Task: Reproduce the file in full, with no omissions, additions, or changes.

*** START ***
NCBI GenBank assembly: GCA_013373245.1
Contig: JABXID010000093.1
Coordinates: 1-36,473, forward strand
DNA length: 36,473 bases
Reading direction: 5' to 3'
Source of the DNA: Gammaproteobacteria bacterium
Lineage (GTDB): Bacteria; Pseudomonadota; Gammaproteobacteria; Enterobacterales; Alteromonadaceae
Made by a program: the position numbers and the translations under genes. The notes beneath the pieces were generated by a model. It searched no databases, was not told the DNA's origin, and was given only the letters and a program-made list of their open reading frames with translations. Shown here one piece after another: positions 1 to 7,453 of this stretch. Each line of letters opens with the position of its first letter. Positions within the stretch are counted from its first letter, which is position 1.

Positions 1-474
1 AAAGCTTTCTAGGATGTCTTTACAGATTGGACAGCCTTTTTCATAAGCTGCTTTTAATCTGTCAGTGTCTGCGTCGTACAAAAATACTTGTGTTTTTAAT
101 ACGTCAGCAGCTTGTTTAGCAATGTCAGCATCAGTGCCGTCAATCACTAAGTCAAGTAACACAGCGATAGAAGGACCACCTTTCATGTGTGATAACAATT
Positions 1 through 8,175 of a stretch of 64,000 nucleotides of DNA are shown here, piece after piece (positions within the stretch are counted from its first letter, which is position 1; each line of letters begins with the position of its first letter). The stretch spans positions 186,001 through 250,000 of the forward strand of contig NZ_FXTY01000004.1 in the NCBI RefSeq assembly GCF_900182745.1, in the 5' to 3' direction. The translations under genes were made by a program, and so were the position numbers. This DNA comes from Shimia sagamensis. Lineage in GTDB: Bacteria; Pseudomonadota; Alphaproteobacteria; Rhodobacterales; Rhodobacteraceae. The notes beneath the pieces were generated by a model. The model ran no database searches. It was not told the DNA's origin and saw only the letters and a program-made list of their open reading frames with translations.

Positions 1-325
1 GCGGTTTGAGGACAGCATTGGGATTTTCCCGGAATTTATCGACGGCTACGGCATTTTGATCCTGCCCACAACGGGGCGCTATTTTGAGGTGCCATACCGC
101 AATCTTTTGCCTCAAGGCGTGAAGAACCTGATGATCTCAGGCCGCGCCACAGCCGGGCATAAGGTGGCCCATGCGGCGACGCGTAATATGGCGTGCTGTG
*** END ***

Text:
NCBI GenBank assembly: GCA_013373245.1
Contig: JABXID010000093.1
Coordinates: 1-36,473, forward strand
DNA length: 36,473 bases
Reading direction: 5' to 3'
Source of the DNA: Gammaproteobacteria bacterium
Lineage (GTDB): Bacteria; Pseudomonadota; Gammaproteobacteria; Enterobacterales; Alteromonadaceae
Made by a program: the position numbers and the translations under genes. The notes beneath the pieces were generated by a model. It searched no databases, was not told the DNA's origin, and was given only the letters and a program-made list of their open reading frames with translations. Shown here one piece after another: positions 1 to 7,453 of this stretch. Each line of letters opens with the position of its first letter. Positions within the stretch are counted from its first letter, which is position 1.

Positions 1-474
1 AAAGCTTTCTAGGATGTCTTTACAGATTGGACAGCCTTTTTCATAAGCTGCTTTTAATCTGTCAGTGTCTGCGTCGTACAAAAATACTTGTGTTTTTAAT
101 ACGTCAGCAGCTTGTTTAGCAATGTCAGCATCAGTGCCGTCAATCACTAAGTCAAGTAACACAGCGATAGAAGGACCACCTTTCATGTGTGATAACAATT
Positions 1 through 8,175 of a stretch of 64,000 nucleotides of DNA are shown here, piece after piece (positions within the stretch are counted from its first letter, which is position 1; each line of letters begins with the position of its first letter). The stretch spans positions 186,001 through 250,000 of the forward strand of contig NZ_FXTY01000004.1 in the NCBI RefSeq assembly GCF_900182745.1, in the 5' to 3' direction. The translations under genes were made by a program, and so were the position numbers. This DNA comes from Shimia sagamensis. Lineage in GTDB: Bacteria; Pseudomonadota; Alphaproteobacteria; Rhodobacterales; Rhodobacteraceae. The notes beneath the pieces were generated by a model. The model ran no database searches. It was not told the DNA's origin and saw only the letters and a program-made list of their open reading frames with translations.

Positions 1-325
1 GCGGTTTGAGGACAGCATTGGGATTTTCCCGGAATTTATCGACGGCTACGGCATTTTGATCCTGCCCACAACGGGGCGCTATTTTGAGGTGCCATACCGC
101 AATCTTTTGCCTCAAGGCGTGAAGAACCTGATGATCTCAGGCCGCGCCACAGCCGGGCATAAGGTGGCCCATGCGGCGACGCGTAATATGGCGTGCTGTG